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Can Chronic Lyme Be Cured Dr Christine Green Answers Your Questions
Christine Green, MD, is a Stanford-trained, board-certified family medicine physician with 30 years of experience treating patients with tick-borne illness.
On the board of LymeDisease.org, Dr. Green is also Co-director of Education for Invisible International,, is on Bay Area Lyme Foundations Scientific Advisory Board and has served on the Education Committee for ILADS.
In this Q& A, she discusses common questions asked by patients about diagnosing and treating Lyme and other tick-borne diseases.
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Is There A Cure Or A Drug Prescribed For People Who Have Not Had Lyme Disease But Are Suffering From The Lymerix Vaccination
The issue of adverse events from the LYMErix vaccine has been under active investigation. If you are suffering from neuropathic pains or arthritic problems after the vaccine, you might consider contacting the Lyme Disease Association for a referral to a physician with a particular clinical and research interest in this question.
Can Lyme Disease Be Prevented
Not all cases of Lyme disease can be prevented. But you can help protect your family from tick bites. If you go into an area where ticks live, be sure to:
- Stay in the middle of the trail, instead of going through high grass or the woods.
- Wear closed shoes or boots, long-sleeved shirts, and long pants. Tuck pant legs into shoes or boots to prevent ticks from crawling up legs.
- Use an insect repellent.
- Consider treating clothing and gear with permethrin to repel ticks. When used properly, permethrin is safe for all ages. But don’t use it on clothing or other material a child may suck on or chew.
- Wear light-colored clothing to help you see ticks more easily.
- Shower and wash hair after being outside to remove ticks before they attach.
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What Criteria Do Doctors Use To Choose Different Antibiotics
Partly, doctors rely on what medicines have been shown in published studies to be effective for Lyme disease. For neurologic Lyme disease, the best tested antibiotic is IV ceftriaxone . For early Lyme disease, the best tested antibiotics include oral doxycycline, cefuroxime and amoxacillin. Physicians however often use other antibiotics well. For example, because one mouse study and several in vitro studies indicate that the agent of Lyme disease can penetrate and lodge inside cells, some doctors prefer to use medications that have good intracellular penetration ). Other factors that go into the decision include whether the patient is allergic to a particular family of antibiotics or whether the patient can tolerate oral medications intolerance might suggest the use of intramuscular penicillin whereas if a person is allergic to penicillins or cephalosporins a doctor would want to avoid long-acting intramuscular penicillin-family medicines.
To our knowledge, having had a Lyme disease infection that has been treated does not have a negative impact on the ability to become pregnant.
Treatment Of Lyme Disease
Early diagnosis and proper antibiotic treatment of Lyme disease is important and can help prevent late Lyme disease. The following treatment regimens reflect CDCs interpretation of the most current data for four important manifestations of Lyme disease. These regimens are consistent with guidanceexternal icon published by the by the Infectious Disease Society of America, American Academy of Neurology, and American College of Rheumatology.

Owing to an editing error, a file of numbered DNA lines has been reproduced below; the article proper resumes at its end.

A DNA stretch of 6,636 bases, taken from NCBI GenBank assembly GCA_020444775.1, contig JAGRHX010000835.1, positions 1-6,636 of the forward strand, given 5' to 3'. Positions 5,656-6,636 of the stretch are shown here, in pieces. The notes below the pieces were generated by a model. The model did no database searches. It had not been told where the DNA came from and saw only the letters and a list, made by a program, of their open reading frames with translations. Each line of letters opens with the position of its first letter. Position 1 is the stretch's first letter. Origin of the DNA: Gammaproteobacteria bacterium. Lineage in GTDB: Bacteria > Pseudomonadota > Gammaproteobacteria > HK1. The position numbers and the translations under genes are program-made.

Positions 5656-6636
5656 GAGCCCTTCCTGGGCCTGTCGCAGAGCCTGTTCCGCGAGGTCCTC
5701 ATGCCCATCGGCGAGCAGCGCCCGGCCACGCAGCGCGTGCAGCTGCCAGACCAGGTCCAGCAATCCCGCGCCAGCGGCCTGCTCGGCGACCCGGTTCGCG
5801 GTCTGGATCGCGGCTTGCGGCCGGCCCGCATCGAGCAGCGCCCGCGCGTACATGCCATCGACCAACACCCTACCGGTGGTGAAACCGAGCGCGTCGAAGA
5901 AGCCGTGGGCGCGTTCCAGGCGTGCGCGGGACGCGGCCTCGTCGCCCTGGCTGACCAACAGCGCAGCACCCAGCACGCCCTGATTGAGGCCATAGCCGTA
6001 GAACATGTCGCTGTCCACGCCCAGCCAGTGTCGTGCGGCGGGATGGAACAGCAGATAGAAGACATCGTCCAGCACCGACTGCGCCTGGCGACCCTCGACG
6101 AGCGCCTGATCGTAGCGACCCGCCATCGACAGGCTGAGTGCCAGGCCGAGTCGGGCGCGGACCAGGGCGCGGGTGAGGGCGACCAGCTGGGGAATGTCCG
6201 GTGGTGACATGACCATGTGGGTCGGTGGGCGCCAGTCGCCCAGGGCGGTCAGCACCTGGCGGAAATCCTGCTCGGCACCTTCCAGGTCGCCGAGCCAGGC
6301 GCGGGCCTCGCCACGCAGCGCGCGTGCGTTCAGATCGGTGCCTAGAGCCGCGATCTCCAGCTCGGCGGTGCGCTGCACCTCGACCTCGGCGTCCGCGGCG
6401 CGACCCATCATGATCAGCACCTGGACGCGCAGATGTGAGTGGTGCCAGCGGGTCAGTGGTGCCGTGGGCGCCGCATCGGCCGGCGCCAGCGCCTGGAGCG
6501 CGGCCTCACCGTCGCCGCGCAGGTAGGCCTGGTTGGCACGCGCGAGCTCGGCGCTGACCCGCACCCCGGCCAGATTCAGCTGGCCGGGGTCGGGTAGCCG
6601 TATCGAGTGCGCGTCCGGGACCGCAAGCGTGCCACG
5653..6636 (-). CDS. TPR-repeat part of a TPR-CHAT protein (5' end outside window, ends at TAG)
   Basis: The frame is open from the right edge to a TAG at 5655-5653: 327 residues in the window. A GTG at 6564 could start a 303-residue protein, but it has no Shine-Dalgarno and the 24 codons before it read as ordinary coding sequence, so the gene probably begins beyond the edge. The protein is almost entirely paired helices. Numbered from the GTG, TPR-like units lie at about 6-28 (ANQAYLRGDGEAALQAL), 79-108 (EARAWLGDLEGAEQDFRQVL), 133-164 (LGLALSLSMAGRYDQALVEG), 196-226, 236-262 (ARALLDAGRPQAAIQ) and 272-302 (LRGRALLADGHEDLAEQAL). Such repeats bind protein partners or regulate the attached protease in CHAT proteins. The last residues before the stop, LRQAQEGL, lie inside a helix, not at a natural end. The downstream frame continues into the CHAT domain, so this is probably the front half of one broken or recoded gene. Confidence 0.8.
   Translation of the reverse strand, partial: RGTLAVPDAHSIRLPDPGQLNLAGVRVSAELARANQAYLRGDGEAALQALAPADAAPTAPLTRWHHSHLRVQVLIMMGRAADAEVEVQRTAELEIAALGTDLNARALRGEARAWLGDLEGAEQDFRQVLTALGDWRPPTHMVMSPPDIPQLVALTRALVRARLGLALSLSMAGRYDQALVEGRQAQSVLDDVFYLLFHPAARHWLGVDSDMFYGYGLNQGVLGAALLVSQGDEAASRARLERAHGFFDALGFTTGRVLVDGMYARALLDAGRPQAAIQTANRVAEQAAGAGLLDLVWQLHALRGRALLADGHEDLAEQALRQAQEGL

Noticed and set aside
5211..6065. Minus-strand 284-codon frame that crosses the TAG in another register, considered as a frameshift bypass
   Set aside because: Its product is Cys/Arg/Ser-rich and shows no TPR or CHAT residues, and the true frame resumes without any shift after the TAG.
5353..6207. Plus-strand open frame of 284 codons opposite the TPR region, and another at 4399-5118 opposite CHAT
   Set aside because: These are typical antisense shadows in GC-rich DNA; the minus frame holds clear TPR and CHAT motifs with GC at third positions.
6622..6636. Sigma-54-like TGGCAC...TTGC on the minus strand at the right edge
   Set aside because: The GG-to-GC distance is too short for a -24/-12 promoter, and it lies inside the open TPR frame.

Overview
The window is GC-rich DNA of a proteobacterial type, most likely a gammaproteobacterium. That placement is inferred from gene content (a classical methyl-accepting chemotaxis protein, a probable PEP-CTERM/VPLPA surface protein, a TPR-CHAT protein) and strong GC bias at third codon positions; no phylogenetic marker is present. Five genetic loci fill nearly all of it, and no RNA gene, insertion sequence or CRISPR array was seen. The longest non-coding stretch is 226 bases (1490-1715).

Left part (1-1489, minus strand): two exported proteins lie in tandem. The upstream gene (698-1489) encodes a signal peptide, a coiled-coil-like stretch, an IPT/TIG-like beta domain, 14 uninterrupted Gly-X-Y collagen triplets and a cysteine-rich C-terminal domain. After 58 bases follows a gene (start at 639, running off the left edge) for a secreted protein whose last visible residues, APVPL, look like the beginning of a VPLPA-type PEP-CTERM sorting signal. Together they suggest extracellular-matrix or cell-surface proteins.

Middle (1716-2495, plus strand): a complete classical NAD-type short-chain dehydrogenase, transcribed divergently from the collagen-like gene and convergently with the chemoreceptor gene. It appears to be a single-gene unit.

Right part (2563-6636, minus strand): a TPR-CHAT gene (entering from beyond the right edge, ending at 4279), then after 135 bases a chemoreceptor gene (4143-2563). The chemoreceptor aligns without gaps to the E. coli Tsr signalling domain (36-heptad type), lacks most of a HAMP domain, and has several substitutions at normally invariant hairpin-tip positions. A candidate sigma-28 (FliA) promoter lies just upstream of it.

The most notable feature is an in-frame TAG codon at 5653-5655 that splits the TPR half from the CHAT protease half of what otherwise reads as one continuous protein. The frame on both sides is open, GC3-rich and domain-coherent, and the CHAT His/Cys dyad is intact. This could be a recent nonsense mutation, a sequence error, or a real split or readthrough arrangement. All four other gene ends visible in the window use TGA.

Some patients report persistent symptoms of pain, fatigue, or difficulty thinking even after treatment for Lyme disease. The state of the science relating to persistent symptoms associated with Lyme disease is limited, emerging, and unsettled.
Additional researchexternal icon is needed to better understand how to treat, manage, and support people with persistent symptoms associated with Lyme disease. In light of these research gaps, recommendations for treatment of persistent symptoms in people previously treated for Lyme disease are not provided here.
If you are interested in information on chronic Lyme diseaseexternal icon, see NIHs website.
Links with this icon indicate that you are leaving the CDC website.
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A Reasonable Approach To Post
If you are being treated for PTLD, there is no magic bullet to treat this problem, but here are some important steps to consider:
- Choose a doctor you trust and who can work closely with you.
- If your doctor agrees to start antibiotics for several months, make sure you talk about the risks and cost, as this can be dangerous and expensive.
- Make sure not to rely solely on antibiotics. The evidence for a benefit from antibiotics is weak, and we rely mostly on physicians clinical experience and interest in the disease to design a personalized therapeutic plan. For some, a more holistic approach may be the way to go.
- If you try supplements, ask about their source and purity, as they are not FDA-regulated.
- Consider looking for services in medical school hospitals or clinics where they may have programs with ongoing research on how to diagnose and treat Lyme.
About the Author
How Do I Know Whether I Have Received A Sufficiently Long Course Of Antibiotic Therapy
Taken together, these study results suggest that repeated antibiotic therapy may be beneficial for a subgroup of patients. However all of these studies also reported troubling adverse effects associated with the IV antibiotic therapy. Given these potentially dangerous risks, it is clear that other safer and more durable treatments are needed for patients with persistent symptoms.
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Treatment Within 30 Days Of Initial Tick Bite
Studies show that 80 to 90% of people, who take a two to three week course of antibiotics within 30 days after a known acute tick bite, do not develop chronic Lyme disease. Based on my experience, these people are cured of Lyme disease – they will not have further problems with Lyme disease, unless they get a new tick bite.